Zimbabwean President Robert Mugabe accused his political rivals Saturday of wanting to bring back "white people" and took a swipe at gay rights as campaigning gears up ahead of the July 31 election.
Mugabe, 89, clad in a white church robe and holding a biblical staff, appealed to thousands of members of an indigenous church in eastern Marange to support his bid for re-election after 33 years in power.
"We made a mistake in 2008 to vote for the people who love the white people. Voting for people who want to bring back the white people and thinking that there won't be any development without white people," he said.
The veteran leader will go head to head at the ballot box with longtime rival Prime Minister Morgan Tsvangirai, 61.
The vote will end the pair's tense power-sharing government that was forced by the chaotic 2008 polls.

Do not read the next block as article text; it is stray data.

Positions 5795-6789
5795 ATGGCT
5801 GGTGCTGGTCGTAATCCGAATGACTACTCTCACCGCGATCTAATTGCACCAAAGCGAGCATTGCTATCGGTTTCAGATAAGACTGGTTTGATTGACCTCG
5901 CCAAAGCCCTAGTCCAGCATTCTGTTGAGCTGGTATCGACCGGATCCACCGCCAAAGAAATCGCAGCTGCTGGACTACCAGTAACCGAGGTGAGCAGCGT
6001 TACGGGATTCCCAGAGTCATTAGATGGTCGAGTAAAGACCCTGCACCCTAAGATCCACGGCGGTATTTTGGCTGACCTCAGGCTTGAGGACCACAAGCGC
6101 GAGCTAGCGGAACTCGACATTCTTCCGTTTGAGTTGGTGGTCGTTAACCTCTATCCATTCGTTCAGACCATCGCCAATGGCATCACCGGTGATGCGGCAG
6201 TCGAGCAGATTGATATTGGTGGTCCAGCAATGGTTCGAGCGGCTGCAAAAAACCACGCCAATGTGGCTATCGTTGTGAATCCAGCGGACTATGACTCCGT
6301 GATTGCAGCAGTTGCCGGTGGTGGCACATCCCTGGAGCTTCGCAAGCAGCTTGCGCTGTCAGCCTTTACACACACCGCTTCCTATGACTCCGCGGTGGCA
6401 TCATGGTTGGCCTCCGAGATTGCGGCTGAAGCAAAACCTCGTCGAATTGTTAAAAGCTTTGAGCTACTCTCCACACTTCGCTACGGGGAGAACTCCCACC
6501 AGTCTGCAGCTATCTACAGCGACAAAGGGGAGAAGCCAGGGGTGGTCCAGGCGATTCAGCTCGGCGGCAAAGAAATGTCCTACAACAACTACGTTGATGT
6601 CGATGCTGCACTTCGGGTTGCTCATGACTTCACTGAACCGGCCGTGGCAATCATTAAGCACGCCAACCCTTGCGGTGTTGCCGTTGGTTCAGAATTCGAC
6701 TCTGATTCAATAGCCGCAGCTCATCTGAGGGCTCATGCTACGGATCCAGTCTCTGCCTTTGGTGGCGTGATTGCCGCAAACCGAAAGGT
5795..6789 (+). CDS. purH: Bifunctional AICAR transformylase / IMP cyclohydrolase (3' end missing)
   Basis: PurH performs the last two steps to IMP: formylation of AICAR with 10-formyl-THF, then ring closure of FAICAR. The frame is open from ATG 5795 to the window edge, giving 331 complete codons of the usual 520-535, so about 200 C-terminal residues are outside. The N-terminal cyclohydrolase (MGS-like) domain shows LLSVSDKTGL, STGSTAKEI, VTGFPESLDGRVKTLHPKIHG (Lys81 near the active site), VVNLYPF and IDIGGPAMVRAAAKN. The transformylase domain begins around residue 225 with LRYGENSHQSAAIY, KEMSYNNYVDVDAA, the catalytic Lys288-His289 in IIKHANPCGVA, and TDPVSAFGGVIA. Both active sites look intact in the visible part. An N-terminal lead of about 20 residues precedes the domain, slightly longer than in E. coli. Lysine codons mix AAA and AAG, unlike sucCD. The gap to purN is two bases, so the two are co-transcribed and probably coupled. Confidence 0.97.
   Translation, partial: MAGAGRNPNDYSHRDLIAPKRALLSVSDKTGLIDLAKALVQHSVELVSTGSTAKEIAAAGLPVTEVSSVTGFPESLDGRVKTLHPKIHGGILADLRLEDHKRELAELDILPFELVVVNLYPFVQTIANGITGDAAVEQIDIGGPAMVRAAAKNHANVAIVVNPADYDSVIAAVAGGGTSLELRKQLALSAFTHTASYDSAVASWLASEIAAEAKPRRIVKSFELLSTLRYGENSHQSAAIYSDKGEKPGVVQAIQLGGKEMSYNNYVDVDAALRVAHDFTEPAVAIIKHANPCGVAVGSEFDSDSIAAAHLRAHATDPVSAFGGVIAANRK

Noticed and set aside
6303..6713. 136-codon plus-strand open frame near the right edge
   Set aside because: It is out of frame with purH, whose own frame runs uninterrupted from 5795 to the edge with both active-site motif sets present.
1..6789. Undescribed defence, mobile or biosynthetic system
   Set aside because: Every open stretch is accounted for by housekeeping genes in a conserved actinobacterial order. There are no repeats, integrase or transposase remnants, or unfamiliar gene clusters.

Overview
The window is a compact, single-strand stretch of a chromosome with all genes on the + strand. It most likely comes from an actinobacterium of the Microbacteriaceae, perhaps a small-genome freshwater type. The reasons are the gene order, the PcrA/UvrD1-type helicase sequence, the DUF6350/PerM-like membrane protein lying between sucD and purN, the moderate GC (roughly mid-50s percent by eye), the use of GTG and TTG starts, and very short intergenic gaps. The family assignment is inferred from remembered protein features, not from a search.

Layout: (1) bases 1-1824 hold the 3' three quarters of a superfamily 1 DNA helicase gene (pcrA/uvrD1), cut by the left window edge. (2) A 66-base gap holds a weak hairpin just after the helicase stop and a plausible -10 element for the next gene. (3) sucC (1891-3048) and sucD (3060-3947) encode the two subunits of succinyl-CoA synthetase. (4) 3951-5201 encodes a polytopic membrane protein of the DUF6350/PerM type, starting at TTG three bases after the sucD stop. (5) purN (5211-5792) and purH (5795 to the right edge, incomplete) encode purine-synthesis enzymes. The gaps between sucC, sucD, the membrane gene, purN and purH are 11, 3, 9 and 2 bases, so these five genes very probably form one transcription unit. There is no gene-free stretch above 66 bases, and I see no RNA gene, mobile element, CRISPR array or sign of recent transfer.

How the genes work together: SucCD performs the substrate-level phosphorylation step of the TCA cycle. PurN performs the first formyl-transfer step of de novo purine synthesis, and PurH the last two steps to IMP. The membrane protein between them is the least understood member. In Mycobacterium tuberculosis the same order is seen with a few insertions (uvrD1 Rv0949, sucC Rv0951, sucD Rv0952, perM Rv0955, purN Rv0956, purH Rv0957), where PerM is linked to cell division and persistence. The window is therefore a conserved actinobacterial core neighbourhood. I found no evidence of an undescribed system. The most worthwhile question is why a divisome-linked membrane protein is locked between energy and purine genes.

Speaking in the diamond rich area, about 200 kilometres (125 miles) east of the capital Harare, Mugabe pushed his message of indigenisation of the economy.
"The rich resources that our country is endowed with are for the black people, this is our country. And those who must rule this country must be black people," he said.
Mugabe also attacked gay marriage, saying it was alien to Africa and criticised US President Barack Obama for urging Africa to respect gay rights on a recent visit to the continent.
"You heard it when Obama came to Africa saying Africa must allow gay marriages even women to marry each other so they can wed if they want," he said.
"God destroyed the earth because of these sins. Weddings are for a man and a woman, who when married they bear children," he said.
Mugabe who once said gays and lesbians are worse than pigs and dogs, said animals are better off because they know their sexual orientation.